23 March 2013

Hip Arthroscopy Complications Are Higher Than Expected

A case study on hip surgery, particularly hip arthroscopy, reveals that complications arising from the procedure is higher than previously reported.

Hip arthroscopy is a surgical technique used to view the internal structure of the hip joints. It is a minimally invasive procedure and doesn't require opening up the whole area.

The procedure has been around for a few decades and has been gaining popularity in the last ten years. It is used in the treatment of torn floating cartilage, torn surface cartilage, ACL reconstruction, and trimming damaged cartilage.

In hip arthroscopy, a small incision is made and a small camera called an arthroscope is inserted to view the inside of the hip joint. During the procedure the hip can be treated and cleaned up of any unwanted material.

Recovery from hip arthroscopy depends on the type of procedure that is performed. Generally it is an outpatient procedure and the patient can recover and return to close to normal activity within a week. There are cases where recovery takes a couple of months.

500 Hip Arthroscopy Cases Studied

Outcomes after surgery have always been difficult to determine. Now a new case study on more than 500 hip procedures highlights that complication rates may be even higher than previous reports, say researchers presenting at the American Orthopaedic Society for Sports Medicine's Specialty Day in Chicago, IL.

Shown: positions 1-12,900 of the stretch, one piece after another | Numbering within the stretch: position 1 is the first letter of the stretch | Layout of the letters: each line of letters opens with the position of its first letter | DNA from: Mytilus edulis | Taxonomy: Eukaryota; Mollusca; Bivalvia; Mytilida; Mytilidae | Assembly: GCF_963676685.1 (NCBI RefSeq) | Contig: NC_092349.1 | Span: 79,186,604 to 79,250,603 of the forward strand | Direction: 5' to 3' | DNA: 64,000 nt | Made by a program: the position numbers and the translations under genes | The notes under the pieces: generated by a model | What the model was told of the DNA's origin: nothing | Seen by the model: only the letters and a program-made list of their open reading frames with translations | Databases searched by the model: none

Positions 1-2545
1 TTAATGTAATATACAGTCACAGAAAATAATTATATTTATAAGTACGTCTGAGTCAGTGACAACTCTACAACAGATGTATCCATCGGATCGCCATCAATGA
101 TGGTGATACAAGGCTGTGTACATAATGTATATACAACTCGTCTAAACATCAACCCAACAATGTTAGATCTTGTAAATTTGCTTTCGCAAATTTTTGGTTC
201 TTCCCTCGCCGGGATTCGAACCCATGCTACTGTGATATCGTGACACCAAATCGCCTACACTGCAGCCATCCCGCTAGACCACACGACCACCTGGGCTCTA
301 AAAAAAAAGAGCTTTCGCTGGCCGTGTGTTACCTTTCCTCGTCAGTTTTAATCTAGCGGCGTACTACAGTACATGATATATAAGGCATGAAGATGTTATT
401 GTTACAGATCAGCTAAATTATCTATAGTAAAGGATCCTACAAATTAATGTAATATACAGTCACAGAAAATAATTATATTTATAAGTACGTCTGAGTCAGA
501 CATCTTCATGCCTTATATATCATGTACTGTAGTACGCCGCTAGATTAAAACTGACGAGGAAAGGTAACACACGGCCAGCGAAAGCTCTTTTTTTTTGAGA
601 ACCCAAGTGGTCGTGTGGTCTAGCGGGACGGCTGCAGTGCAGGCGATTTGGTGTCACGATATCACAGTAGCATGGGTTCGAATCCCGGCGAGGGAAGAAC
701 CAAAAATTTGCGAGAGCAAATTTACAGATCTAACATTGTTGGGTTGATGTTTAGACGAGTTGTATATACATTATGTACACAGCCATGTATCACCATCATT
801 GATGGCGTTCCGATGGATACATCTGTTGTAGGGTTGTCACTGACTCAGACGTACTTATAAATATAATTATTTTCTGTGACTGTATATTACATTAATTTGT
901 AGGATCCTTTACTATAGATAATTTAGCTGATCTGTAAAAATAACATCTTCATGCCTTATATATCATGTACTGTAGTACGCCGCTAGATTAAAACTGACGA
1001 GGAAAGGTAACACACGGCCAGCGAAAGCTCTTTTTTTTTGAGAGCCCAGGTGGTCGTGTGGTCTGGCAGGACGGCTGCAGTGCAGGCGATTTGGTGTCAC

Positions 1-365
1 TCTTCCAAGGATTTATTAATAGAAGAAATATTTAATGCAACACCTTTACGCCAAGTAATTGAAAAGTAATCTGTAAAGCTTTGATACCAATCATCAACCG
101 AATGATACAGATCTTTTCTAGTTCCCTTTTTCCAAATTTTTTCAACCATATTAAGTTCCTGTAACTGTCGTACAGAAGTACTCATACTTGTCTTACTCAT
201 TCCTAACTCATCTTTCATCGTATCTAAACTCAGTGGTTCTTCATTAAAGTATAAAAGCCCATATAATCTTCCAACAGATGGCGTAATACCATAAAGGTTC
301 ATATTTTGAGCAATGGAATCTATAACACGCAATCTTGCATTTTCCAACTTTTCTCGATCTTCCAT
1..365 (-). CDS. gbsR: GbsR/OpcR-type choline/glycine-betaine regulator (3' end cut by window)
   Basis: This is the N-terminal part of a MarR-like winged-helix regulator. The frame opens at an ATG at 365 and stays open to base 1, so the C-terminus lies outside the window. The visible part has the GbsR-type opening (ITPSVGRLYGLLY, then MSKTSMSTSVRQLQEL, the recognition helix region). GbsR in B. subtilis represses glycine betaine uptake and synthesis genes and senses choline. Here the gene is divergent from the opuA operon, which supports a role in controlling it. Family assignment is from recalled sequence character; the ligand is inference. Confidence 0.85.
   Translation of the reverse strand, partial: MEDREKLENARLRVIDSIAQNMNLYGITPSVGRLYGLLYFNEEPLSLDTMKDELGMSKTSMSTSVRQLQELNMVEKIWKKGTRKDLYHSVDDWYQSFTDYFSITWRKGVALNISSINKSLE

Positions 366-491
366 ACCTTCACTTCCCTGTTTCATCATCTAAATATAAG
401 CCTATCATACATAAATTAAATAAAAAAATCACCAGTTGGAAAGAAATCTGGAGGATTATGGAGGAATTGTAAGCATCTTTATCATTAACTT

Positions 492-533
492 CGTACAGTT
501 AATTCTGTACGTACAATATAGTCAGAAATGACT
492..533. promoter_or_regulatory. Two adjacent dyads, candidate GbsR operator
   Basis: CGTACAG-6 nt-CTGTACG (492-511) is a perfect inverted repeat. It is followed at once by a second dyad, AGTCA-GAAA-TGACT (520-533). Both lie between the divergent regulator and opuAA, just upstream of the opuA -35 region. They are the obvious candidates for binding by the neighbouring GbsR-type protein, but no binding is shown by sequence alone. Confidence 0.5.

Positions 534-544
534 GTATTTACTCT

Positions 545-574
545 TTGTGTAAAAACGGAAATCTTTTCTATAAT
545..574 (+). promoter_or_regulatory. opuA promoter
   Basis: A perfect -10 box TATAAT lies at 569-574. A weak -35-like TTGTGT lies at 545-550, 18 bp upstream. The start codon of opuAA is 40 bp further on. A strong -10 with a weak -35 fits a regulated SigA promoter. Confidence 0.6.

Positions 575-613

"The overall complication rate after hip arthroscopy was 7.2 percent, which is higher than what has been previously reported in the literature at 1.5 percent," said lead author Christopher Larson, MD of the Minnesota Orthopaedic Sports Medicine Institute in Minneapolis. "Our multicenter study trial is one of the first to evaluate complication rates for all arthroscopic hip procedures using a grading scheme that evaluated the possibility of complications based on demographic and surgical data. Previous reports on complications were prior to new surgical techniques such as labral repair and treatment of femoroacetabular impingement (FAI) or were not comprehensive."

Video: Hip Arthroscopy

Between January 2011 and April 2012, Larson and his team, evaluated 573 individuals (287 males, 286 females) with a mean age of 32.3 years who underwent hip arthroscopy (minimally invasive surgical procedure in which an examination and sometimes treatment of damage of the interior of a joint is performed using an arthroscope) at three institutions. The diagnosis, demographic information and procedures were recorded, and a validated complications grading classification was used for all patients prospectively.

"The most common adverse event after surgery (22.7% of hips) was post-operative sensory disturbance in the leg and only persisted beyond six months in four hips and was considered a sequelae rather than a complication. There was no difference in complications between males vs. females, primary vs. revision, labral repair vs. debridement and BMI," said Larson. "We hope that our research helps to provide new insights into surgery complications and how to prevent them."


American Orthopaedic Society for Sports Medicine
Minnesota Orthopedic Sports Medicine Institute (MOSMI)
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